09 November 2019: Have you seen a footballer on his own side of the field, grasping at his head, immediately after using it to direct the ball past his befuddled goalkeeper? Shubhankar Sharma’s cap may have prevented the young man from plucking his hair out after dissolving into one of those self-goal streaks today in the Turkish Airlines Open.
He found the water, not once, but twice. And he did that on consecutive holes. Just three back from the leader at the start of the day, suddenly Shubhankar found himself on the edge of a precarious perch when he slipped to 5-under after bleeding five strokes on a three-hole stretch from the par-3 fifth hole. In the end, though, Shubhankar pulled his swords out just in time to battle his own demons for a respectable 71 that took him to 10-under through 54 holes.
But it is Matthias Schwab that continued to own the Montgomerie Maxx Royal in Belek, Turkey. The Austrian was immovable from his perch at the top, courtesy a 66 on Saturday. It was a round that included an eagle on the first and six birdies, but Schwab had the luxury of absorbing a double bogey at the par-4 12th hole as he stretched his lead to three strokes.
“The game plan is going to be the same as it’s been the last three days,” he said. “The course is gettable and there are a lot of birdies out there so I’ll just stay aggressive because pars won’t be enough.
“I got off to a really nice start on the first hole with the eagle that I made and then played solid golf all around except for that one little hiccup I had on 12 but, other than that, I was hitting them well. I made a few putts, overall it was a good day.”
Chasing his tail for a big fat prize on Sunday are Benjamin Hebert, who shot 64, Patrick Reed, Tyrrell Hatton, Robert MacIntyre, and Ross Fisher. Those are the five men at 15-under with a good chance of upending the train in front.
Victor Perez, Erik van Rooyen, and Scott Jamieson are a further two strokes behind. Kurt Kitayama, playing well all week is tied in tenth with Joachim Hansen, Lee Westwood, Fabrizio Zanotti, and Justin Harding at 12-under 204.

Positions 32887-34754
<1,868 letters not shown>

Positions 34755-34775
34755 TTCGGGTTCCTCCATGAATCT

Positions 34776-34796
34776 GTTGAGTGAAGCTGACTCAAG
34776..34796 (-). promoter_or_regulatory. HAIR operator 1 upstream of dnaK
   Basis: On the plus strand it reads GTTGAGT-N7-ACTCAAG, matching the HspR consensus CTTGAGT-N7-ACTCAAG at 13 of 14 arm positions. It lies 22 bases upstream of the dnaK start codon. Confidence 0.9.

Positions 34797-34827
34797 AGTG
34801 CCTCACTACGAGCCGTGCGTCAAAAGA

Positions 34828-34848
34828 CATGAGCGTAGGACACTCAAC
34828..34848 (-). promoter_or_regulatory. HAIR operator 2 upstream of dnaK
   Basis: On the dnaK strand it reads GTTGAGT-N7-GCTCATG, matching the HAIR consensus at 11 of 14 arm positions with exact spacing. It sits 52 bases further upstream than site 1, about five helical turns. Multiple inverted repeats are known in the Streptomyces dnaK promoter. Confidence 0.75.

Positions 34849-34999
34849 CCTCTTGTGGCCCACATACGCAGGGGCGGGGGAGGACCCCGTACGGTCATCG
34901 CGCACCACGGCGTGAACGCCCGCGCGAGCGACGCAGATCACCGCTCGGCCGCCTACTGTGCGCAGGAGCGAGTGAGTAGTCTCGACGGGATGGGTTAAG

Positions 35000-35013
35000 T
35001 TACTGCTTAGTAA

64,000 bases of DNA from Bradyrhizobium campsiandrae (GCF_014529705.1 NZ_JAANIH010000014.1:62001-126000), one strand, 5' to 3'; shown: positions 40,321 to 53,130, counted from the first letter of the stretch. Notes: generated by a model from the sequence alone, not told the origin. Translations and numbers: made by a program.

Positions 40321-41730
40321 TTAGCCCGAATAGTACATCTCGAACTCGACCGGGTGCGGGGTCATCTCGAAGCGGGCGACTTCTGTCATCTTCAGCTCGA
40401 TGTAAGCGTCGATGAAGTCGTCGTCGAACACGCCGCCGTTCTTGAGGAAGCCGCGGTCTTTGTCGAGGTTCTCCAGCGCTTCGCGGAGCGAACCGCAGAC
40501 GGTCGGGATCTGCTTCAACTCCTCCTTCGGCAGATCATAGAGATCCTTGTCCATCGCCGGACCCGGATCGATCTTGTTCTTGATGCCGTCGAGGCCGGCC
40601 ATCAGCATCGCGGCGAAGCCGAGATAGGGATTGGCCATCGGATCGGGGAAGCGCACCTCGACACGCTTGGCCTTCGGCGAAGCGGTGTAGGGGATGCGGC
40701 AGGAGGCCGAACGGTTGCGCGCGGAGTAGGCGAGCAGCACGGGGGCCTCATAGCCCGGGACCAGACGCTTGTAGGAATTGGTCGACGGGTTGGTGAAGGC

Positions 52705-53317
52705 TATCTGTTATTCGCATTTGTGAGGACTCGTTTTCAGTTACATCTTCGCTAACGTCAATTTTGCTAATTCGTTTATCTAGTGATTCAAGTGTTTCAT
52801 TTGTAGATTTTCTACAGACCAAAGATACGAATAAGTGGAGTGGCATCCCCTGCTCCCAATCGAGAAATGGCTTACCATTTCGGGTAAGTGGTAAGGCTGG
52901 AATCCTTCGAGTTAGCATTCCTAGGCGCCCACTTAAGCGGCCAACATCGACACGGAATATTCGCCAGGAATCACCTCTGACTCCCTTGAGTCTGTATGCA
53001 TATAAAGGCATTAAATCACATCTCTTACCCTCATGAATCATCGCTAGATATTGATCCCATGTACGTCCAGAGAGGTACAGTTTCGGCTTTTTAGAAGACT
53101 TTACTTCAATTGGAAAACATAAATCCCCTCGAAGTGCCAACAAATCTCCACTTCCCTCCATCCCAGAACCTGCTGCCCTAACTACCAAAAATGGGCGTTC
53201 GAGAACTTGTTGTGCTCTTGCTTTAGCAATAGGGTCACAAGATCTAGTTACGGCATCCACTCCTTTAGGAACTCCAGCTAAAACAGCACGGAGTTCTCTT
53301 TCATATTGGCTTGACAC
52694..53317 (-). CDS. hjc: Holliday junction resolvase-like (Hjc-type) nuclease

Shubhankar began his day with a birdie at the first and with the Sun shining bright, it appeared that the young man was absolutely ready for an encore of his brilliant performance today. But even as the heat picked up ever so gently, the wheels came off without warning. Playing a four iron off the fifth tee, Shubhankar realized that he was could only pack so many clubs into the bag, but the one he needed to sail past the watery grave that protected the front of the green.
“I think I should have carried a two-iron in the bag, but we also needed a rescue on the other days and we were forced to make a choice,” explained Shubhankar. “It was a case of poor course management by me. So I am going to get back today and see how we can fit in a two-iron in the bag for tomorrow.”
“I am happy to have recovered after dropping to five-under at the seventh hole. It is criminal to be four-over through seven holes of this course when everyone around you is going low,” lamented Shubhankar. “But that is what it was, so I had to just bite my teeth and fight my way back. I am happy in the end to have got on a run there from the eighth and finish under-par for the day.”
It was a remarkable recovery for Sharma. As he dragged himself down to the eighth tee, the 23-year-old was carrying the burden of bleeding five strokes in three holes and the situation was grim, nearly resembling a graveyard procession. In the context, it was an impressive effort for Shubhankar to strike his tee shot to inside three or four feet of the pin on the par-3 8th hole.
Shubhankar made the turn at three-over, but he wasted no time erasing the deficit. He added four straight birdies to his card as he rebuilt the devastated card with the diligence of an artist. Only, Shubhankar was doing it all with the magic of Houdini and the determination of Napolean. Unfortunately, the hole he dug today was too deep for five birdies to script a substantial reversal. He slipped six spots to T17 and will start Sunday at 10-under 206.
Only the top 60 on the Race to Dubai have a protected entry in the Nedbank Challenge next week. As things stand, Shubhankar is expected to move up the order to 75. That might even be enough, considering some top tier absentees and the odd injury forced dropouts, but Shubhankar would want to force his way back inside the top ten and reach South Africa on his own merit.